Northampton’s Teddy King-Pollet, left, looks back at his competitors during the 1-mile at the MIAA Division 4 Track & Field Championships on Saturday at Westfield State University.

Northampton’s Teddy King-Pollet, left, looks back at his competitors during the 1-mile at the MIAA Division 4 Track & Field Championships on Saturday at Westfield State University. STAFF PHOTO/JEFF LAJOIE

By CONNOR PIGNATELLO

Staff Writer

Published: 05-30-2024 5:29 PM

WESTFIELD — Logan Alfandari sat by the shot put circle, crossed his legs and leaned his back on the fence. It was the middle of the shot put final at the MIAA Division 4 Outdoor Track & Field Championships last Saturday, and Amherst’s mammoth thrower was taking a meditation break.

Upon first look, the calm of meditation and the violence of the shot put throw seem incongruous. But Alfandari knows from experience that they have more in common than it seems. 

It was only this past February when Alfandari came home from the indoor track state meet frustrated and stressed out. He knew he needed to take a step back and reevaluate his approach. All outdoor season, he’s followed a different set of rules for himself, and on Saturday, it paid off with his first-ever shot put state title.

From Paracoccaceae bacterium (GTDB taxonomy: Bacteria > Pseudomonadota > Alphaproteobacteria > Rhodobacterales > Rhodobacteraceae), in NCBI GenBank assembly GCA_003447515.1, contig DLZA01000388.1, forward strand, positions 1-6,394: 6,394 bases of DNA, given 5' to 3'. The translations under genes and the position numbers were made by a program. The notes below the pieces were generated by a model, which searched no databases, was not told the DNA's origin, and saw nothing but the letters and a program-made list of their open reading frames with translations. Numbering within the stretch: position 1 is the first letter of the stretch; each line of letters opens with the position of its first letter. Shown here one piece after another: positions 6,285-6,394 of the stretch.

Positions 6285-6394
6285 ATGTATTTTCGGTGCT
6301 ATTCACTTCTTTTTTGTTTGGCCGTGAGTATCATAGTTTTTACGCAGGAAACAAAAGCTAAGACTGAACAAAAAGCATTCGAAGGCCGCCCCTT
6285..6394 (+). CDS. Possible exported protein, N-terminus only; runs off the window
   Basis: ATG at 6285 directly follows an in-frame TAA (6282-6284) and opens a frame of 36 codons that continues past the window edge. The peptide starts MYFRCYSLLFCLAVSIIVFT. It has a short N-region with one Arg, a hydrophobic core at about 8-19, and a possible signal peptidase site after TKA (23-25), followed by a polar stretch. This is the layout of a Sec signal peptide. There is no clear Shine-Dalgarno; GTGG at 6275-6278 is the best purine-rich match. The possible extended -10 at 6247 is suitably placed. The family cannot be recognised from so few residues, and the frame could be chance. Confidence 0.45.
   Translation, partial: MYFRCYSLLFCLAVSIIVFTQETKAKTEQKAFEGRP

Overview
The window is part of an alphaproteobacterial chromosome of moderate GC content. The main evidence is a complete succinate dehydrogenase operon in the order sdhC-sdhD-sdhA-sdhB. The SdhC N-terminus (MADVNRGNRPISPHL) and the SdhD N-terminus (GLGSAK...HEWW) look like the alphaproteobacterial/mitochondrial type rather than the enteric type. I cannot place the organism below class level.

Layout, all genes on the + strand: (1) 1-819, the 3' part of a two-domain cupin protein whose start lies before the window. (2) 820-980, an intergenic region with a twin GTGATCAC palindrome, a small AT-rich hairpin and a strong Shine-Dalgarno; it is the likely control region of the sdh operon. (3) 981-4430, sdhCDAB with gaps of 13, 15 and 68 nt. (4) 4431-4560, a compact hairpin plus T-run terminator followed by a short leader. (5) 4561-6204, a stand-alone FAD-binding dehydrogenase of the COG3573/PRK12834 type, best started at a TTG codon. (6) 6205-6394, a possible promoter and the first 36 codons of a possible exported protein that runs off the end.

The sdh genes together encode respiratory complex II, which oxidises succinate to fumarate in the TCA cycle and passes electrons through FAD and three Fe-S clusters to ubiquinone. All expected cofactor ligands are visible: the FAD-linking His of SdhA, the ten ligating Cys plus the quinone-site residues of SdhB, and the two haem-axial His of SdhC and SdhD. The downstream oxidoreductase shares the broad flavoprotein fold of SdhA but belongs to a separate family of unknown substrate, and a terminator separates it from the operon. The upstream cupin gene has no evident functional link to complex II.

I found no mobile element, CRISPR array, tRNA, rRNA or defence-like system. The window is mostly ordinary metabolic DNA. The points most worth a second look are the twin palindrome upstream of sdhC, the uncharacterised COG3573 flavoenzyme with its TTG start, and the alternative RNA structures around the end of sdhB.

So, what was he thinking while sitting cross-legged at the fence?

“You know how you’re supposed to approach this,” Alfandari explained. “Just take a step back before getting into your head. Enjoy the moment, be happy, be happy for others, and it worked.”

Alfandari was the runner-up in the shot put at last spring’s outdoor championships. He was seeded second at indoor states this year, but finished third and was disappointed with his performance the entire indoor season. He spent his weeks thinking about the meet he’d participate in on Saturday, and when the Saturdays came, he wasn’t progressing on his throws. He threw 51 feet over and over again.

So when the winter season moved to the spring season, he reorganized his priorities.

“I stepped back,” Alfandari said. “(I) slowed down, rethought a couple things, rethought how I approach practice, and slowly, distances started going up.”

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On Saturday, he threw 55 feet, 8½ inches, a new PR and more than 6 feet ahead of the next closest finisher. To put that in perspective, the distance from Alfandari to second was as far as the distance from second to 12th.

As the outdoor season has progressed, Alfandari has learned ways to mitigate stress — that mini-meditation session being just one — so he doesn’t “lose meets before they even start.”